Why Tabletop Exercises Are Critical to Your Business Security Strategy

Why Tabletop Exercises Are Critical to Your Business Security Strategy

Creating and implementing a comprehensive risk management strategy is a critical piece to managing and mitigating cybersecurity threats and breaches within an organization or business. Now more than ever, security should be integrated into every department to ensure compliance, consistency, and understanding of best practices.

A critical component of building a comprehensive, well-planned risk management strategy is conducting regular tabletop exercises (TTX). Not sure where to start? Read on to learn why incident response plans are a critical part of a risk management strategy and how tabletop exercises are used to test an incident response plan.

What Is a Tabletop Exercise?

Gone are the days where one-and-done safety training videos and pamphlets suffice for the tools we use and the (now digital) workspaces we belong to. In the current landscape,  technological convenience for the user means technological complexity under the hood, and this opens up unprecedented avenues for vulnerability exploitation. For an organization, it’s now critical to know not only what internal and external activities could potentially bring malware throughout your entire network, but how you will be equipped to handle that incident, no matter the circumstances. How do you prepare for the worst? As they say, practice makes perfect. The purpose of a TTX is to equip your team with the skills and knowledge to mitigate threats and attacks. A TTX is a hands-on interactive exercise where an incident response scenario is presented and it’s up to you (and your team) to navigate the crisis.

“[A TTX] is excellent training and a learning opportunity for [the] team, as well as being a brief review of relevant policies to look for areas of improvement and evaluate preparedness.” – Scotlyn Clark, Director of Cybersecurity Professional Services at Ingalls

Being prepared takes practice, as practice builds excellence of skill and response. This concept is embodied by top performing sports teams, military units, and even schools. Remember fire and earthquake drills? A fourth grader doesn’t know how to respond in emergency situations until they’ve practiced the drill over and over. The same rings true for organizations that have been breached. Training for what could go wrong, knowing what could be affected, and what remediation and recovery looks like is essential to security excellence. A properly prepared and executed TTX will address potentially complex issues and stress-tests your organization's level of performance. How you react, when you relay information (and to whom),  and what you know or don’t know all play a role during an incident.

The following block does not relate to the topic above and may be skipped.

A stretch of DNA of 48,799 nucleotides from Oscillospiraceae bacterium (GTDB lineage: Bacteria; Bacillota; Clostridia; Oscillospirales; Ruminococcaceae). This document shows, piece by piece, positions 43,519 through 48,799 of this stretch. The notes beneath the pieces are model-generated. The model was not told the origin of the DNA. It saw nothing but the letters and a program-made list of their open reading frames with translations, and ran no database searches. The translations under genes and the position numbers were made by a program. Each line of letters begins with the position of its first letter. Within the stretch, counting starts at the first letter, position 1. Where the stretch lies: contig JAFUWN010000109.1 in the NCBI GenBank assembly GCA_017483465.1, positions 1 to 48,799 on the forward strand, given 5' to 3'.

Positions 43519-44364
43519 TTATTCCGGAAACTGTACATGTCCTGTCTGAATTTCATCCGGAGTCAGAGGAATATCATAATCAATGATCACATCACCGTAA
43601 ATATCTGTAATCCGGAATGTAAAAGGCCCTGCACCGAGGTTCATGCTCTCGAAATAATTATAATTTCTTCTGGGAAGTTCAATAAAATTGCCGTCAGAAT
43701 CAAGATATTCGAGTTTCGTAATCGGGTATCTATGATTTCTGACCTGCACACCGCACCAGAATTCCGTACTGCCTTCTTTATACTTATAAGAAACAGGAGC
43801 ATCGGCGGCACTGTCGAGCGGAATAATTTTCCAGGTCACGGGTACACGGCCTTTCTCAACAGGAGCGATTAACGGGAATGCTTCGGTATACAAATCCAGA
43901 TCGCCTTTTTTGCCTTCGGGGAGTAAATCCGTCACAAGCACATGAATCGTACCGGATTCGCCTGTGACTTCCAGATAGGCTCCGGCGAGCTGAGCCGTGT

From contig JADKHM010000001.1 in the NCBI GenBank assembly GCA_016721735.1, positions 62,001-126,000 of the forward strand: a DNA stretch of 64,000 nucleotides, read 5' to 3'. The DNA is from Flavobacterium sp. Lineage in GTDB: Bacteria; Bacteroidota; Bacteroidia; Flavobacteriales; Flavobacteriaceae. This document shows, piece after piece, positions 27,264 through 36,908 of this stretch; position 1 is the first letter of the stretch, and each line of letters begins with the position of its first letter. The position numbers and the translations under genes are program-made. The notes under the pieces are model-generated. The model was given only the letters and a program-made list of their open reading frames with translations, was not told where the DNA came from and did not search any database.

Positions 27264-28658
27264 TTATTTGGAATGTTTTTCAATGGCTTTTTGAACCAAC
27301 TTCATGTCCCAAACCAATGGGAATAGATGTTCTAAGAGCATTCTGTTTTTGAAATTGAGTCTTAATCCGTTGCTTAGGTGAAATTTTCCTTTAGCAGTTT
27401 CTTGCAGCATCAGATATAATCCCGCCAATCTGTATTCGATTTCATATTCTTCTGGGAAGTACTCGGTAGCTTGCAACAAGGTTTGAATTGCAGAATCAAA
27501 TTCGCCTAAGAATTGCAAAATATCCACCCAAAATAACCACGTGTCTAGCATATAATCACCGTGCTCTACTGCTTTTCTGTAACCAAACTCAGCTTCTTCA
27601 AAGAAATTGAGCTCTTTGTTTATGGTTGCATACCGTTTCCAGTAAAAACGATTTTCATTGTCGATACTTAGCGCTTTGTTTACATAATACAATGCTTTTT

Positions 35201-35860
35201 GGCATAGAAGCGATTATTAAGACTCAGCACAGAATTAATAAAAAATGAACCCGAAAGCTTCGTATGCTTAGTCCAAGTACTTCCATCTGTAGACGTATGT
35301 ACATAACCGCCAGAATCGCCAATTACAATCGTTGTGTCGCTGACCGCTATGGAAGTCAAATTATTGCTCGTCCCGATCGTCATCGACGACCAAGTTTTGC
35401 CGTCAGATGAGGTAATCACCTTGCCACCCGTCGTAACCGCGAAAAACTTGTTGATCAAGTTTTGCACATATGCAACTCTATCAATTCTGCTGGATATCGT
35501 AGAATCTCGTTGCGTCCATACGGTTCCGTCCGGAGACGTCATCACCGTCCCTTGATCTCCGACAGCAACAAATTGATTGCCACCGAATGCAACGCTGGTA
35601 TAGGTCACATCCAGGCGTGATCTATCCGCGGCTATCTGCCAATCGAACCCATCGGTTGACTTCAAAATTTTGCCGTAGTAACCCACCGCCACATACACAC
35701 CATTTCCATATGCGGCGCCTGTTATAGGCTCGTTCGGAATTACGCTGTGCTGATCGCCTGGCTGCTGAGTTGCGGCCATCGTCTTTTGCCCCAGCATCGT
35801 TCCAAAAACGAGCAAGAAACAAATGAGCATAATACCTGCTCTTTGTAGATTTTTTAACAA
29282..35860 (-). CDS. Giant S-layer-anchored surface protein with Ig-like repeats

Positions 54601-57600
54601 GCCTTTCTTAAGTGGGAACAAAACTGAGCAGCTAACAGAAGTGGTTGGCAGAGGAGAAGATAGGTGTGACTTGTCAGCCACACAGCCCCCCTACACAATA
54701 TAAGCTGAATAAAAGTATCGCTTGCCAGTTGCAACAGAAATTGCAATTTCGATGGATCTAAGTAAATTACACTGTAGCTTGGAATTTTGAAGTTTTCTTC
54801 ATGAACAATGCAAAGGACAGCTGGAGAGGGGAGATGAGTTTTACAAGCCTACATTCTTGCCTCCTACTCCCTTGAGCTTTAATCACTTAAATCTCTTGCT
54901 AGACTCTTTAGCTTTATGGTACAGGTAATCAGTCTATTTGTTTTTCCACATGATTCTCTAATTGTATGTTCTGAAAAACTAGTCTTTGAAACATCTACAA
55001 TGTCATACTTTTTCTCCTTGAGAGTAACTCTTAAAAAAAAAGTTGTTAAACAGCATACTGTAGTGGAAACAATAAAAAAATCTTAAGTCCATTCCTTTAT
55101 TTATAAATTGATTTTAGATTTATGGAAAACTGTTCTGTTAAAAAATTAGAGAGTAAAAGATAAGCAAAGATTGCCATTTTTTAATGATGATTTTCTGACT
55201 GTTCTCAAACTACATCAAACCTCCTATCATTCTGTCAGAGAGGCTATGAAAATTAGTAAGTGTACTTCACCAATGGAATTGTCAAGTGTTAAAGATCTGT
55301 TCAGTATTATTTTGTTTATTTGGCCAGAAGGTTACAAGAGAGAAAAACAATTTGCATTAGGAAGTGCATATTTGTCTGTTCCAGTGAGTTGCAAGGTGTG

Why Is a Tabletop Exercise Important to Your Business Security Strategy?

Here’s the bottom line: Everyone thinks it won’t happen to them. Budgets, time, and avoidance are all excuses that put off implementing critical practices that will protect your organization and company. Oftentimes, companies don’t understand the full value of a TTX until it’s too late. 

Given the rapid discovery and disclosures of Zero-Days that make the headlines (and the countless other emerging threats that don’t, but nevertheless prevail in cybersecurity community discussion), consider the risk your organization is potentially accepting because of assumptions made about ROI and other budgeting priorities, unresolved time management issues, and especially assumption of safety from targeting by a threat actor. If your organization provides a service, you are part of the supply chain, and the likelihood of being targeted is quite real. Consider also that smaller businesses and organizations make good practice for threat actors. Disrupting or destroying your business with ransomware or other cyber attacks makes no difference to them if they can quickly field test new iterations of their preferred methods of onslaught with your intranet.

“Organizations of all sizes can be the target of malicious actors. SMBs are an ever increasing target, and compared to large organizations, are oftentimes less equipped to deal with incidents.” – Stephen Gutleber, Senior Cybersecurity Consultant at Ingalls

Still not convinced a TTX is right for your organization? Ask yourself these questions and if you don’t know the answers, it’s time for a TTX. 

  • What are the steps you need to take when a cyber attack has occurred?
  • What PII do we (own/host/have) and how do we currently protect it?
  • Has the overall data we (own/host/have) gone through classification identification?  
  • How long would it take for us to respond to a cyber attack?
  • How long would it take for us to recover from a total or partial loss/compromise?
  • When do we contact law enforcement when we are targeted with a cyber attack?
  • How will cyber insurance impact our response to a cyber attack?